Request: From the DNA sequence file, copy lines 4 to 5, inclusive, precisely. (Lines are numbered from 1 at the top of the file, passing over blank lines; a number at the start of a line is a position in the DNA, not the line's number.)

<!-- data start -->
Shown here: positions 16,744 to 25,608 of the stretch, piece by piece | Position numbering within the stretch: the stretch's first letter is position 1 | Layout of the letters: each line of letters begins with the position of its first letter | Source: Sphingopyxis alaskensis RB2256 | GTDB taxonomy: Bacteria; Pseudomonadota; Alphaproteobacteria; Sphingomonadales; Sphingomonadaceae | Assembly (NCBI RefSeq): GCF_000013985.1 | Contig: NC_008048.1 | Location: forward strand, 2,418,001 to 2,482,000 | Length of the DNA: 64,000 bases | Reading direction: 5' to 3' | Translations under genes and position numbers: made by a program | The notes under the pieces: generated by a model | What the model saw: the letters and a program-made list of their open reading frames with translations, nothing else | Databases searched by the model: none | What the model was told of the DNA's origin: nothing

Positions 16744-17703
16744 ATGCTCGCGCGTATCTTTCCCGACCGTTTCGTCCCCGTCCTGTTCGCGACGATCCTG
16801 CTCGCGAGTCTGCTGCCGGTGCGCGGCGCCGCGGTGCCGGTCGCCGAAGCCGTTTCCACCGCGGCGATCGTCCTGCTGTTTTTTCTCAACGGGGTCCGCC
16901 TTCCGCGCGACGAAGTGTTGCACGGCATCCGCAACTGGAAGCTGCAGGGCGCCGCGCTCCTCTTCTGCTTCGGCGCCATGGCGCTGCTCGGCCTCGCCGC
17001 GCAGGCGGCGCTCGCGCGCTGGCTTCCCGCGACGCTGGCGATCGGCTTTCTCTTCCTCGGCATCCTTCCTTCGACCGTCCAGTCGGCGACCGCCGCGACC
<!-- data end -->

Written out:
16801 CTCGCGAGTCTGCTGCCGGTGCGCGGCGCCGCGGTGCCGGTCGCCGAAGCCGTTTCCACCGCGGCGATCGTCCTGCTGTTTTTTCTCAACGGGGTCCGCC
16901 TTCCGCGCGACGAAGTGTTGCACGGCATCCGCAACTGGAAGCTGCAGGGCGCCGCGCTCCTCTTCTGCTTCGGCGCCATGGCGCTGCTCGGCCTCGCCGC